Immediate impressions were a delicious blend of praline, chocolate, orchids, caramel and patchouli followed by a blast of litchi. There are definite shades of incense and coffee upon a bed of vanilla and licorice. I can also smell fresh strawberries melding within layers of sweet and delicious litchi, this is very sweet but thanks to the balance of incense and papyrus…it never becomes cloying on my skin. La Nuit is incredibly balanced in smoke and sweetness, I can never get bored of it.

The dry down is akin to sun drenched berries and night orchids wrapped in vanilla and chocolate. It’s incredibly elegant and addicting, I find myself saving this fragrance for very special occasions due to an irrational fear of someday becoming bored of it.

La Nuit Tresor was an unexpected love at first sniff but I must say the bottle accurately represents the nature of this perfume very well, it smells feminine, purple, mysterious and bewitching. One of my best purchases; here’s hoping that it will never be discontinued or reformulated.


Longevity: 8/10  Sillage: 9/10

Top Notes

Middle Notes

Base Notes

Classique EDT vs EDP / Jean Paul Gaultier

17 Dec

I’ve been holding off on reviewing Classique because I felt there weren’t enough words in the English language to describe my love for this perfume. First off, it smells incredibly vintage yet completely modern, I love how complex and sensual I feel when wearing this and the confidence it exudes is enough to make this a true aphrodisiac on me.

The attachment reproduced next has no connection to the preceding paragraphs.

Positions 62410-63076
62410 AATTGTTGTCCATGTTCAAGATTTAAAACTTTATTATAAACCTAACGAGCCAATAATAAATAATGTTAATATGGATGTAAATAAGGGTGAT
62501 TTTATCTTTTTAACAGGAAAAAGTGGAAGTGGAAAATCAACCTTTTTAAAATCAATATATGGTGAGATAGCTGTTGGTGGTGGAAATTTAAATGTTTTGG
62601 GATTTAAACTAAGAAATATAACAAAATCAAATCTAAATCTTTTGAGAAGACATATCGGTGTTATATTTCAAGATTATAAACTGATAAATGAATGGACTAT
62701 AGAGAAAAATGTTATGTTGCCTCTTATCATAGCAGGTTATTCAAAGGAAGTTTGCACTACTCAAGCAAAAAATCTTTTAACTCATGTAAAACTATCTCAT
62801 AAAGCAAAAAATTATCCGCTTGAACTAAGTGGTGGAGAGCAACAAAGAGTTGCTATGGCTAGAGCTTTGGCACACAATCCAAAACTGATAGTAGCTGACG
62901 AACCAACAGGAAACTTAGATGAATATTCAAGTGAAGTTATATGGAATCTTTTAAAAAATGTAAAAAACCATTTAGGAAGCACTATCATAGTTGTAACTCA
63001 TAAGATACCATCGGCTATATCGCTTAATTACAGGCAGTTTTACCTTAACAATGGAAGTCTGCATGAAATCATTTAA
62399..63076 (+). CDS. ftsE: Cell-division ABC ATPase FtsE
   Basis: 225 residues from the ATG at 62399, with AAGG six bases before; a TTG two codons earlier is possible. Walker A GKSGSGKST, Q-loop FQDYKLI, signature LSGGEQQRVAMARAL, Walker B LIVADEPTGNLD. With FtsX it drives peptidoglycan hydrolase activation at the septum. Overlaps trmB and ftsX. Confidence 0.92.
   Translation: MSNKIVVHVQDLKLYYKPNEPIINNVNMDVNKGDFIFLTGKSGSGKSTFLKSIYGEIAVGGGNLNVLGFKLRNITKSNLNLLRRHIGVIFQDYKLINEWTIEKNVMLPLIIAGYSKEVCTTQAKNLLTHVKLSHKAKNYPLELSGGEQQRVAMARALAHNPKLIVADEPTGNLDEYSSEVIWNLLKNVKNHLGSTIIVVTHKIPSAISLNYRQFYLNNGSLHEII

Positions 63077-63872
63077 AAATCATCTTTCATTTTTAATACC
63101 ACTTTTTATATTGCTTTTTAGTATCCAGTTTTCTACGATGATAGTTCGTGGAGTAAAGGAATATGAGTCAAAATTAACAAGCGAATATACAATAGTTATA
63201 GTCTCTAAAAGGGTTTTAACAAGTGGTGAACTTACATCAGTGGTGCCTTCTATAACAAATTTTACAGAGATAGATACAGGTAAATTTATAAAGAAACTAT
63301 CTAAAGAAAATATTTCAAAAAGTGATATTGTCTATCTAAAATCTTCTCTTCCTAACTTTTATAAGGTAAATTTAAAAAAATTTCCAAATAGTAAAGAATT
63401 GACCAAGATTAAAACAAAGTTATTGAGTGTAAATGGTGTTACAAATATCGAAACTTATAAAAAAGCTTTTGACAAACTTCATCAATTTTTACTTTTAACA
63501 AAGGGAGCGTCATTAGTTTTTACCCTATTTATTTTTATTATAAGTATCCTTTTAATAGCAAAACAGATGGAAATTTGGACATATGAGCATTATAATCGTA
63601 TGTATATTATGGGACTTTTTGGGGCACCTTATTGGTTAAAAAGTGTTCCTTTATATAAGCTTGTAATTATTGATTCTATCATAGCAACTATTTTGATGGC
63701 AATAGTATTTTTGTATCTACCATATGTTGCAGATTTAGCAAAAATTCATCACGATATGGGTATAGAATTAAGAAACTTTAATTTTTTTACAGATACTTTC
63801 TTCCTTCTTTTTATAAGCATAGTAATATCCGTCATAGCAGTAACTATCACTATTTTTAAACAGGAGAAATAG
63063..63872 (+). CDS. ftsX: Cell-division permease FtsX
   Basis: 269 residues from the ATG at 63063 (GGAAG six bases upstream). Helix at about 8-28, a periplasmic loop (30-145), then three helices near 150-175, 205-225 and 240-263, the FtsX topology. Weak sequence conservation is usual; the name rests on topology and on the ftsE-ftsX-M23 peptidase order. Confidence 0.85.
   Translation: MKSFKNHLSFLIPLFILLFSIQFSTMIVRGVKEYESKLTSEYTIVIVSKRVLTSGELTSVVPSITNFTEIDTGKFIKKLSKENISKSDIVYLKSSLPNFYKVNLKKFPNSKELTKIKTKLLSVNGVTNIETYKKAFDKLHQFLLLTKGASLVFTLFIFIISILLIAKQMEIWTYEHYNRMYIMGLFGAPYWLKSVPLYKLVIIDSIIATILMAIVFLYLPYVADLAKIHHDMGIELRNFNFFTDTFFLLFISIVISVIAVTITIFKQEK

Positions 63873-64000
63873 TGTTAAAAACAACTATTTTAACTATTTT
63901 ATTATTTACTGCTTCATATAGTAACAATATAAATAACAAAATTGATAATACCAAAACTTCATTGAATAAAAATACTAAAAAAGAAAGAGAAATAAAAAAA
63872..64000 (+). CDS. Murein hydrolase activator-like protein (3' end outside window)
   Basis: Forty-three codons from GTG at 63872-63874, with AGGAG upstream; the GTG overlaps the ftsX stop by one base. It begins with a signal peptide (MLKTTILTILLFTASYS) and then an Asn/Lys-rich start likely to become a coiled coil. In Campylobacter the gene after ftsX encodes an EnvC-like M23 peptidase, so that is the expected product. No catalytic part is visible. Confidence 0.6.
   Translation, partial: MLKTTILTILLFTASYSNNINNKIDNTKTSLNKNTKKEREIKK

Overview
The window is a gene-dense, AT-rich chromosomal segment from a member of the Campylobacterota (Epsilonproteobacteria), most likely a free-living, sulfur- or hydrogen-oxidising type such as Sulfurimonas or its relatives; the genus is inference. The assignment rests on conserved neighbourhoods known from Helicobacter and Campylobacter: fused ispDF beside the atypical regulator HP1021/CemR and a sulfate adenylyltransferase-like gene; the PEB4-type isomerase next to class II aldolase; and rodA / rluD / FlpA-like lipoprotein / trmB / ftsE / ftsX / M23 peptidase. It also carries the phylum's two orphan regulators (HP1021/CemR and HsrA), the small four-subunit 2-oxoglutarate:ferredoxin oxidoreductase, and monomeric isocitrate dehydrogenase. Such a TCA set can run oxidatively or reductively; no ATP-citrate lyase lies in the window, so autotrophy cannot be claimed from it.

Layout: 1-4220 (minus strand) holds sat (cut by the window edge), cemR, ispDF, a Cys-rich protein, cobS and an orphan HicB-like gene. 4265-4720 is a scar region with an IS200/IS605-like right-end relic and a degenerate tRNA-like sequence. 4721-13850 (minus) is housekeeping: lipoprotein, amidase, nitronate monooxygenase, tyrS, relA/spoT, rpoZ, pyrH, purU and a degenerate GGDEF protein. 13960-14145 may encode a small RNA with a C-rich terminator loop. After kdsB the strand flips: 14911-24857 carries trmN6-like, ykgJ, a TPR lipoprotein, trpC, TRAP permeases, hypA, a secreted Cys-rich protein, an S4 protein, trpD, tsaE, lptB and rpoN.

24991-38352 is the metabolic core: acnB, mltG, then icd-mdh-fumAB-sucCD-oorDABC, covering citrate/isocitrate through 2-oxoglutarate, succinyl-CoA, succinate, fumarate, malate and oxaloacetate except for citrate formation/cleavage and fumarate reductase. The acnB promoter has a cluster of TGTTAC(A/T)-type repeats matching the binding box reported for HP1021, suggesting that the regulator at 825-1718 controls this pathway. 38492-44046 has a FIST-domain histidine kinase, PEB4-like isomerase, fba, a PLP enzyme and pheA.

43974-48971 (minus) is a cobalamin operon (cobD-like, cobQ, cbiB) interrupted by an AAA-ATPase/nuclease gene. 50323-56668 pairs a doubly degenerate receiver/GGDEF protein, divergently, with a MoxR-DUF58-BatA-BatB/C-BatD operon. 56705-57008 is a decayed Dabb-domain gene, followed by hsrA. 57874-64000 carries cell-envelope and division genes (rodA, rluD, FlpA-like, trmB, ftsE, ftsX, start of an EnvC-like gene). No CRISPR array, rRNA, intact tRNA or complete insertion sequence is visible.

Classique is the most feminine scent I have ever smelled that doesn’t veer into the immature or girly territory. I imagine Grace Kelly sitting at night in her boudoir wearing a pink chiffon night gown; her hair is perfectly coifed and makeup is perfection. This is what I imagine her bedroom to smell like—a cloud of soft flowers and makeup powder.

My initial impressions are ginger, star anise, vanilla, orange blossom, and lots of cinnamon. The ginger and cinnamon notes came on strong at first but mellows out beautifully as traces of orchid and iris slowly creeps its way into being, there are roses too but not an extravagant one yet rather subtle and quite shy. Sandalwood frolics lazily under the shade of sweet plum and citrus. Amber notes at its heart wraps everything together like an intimate embrace.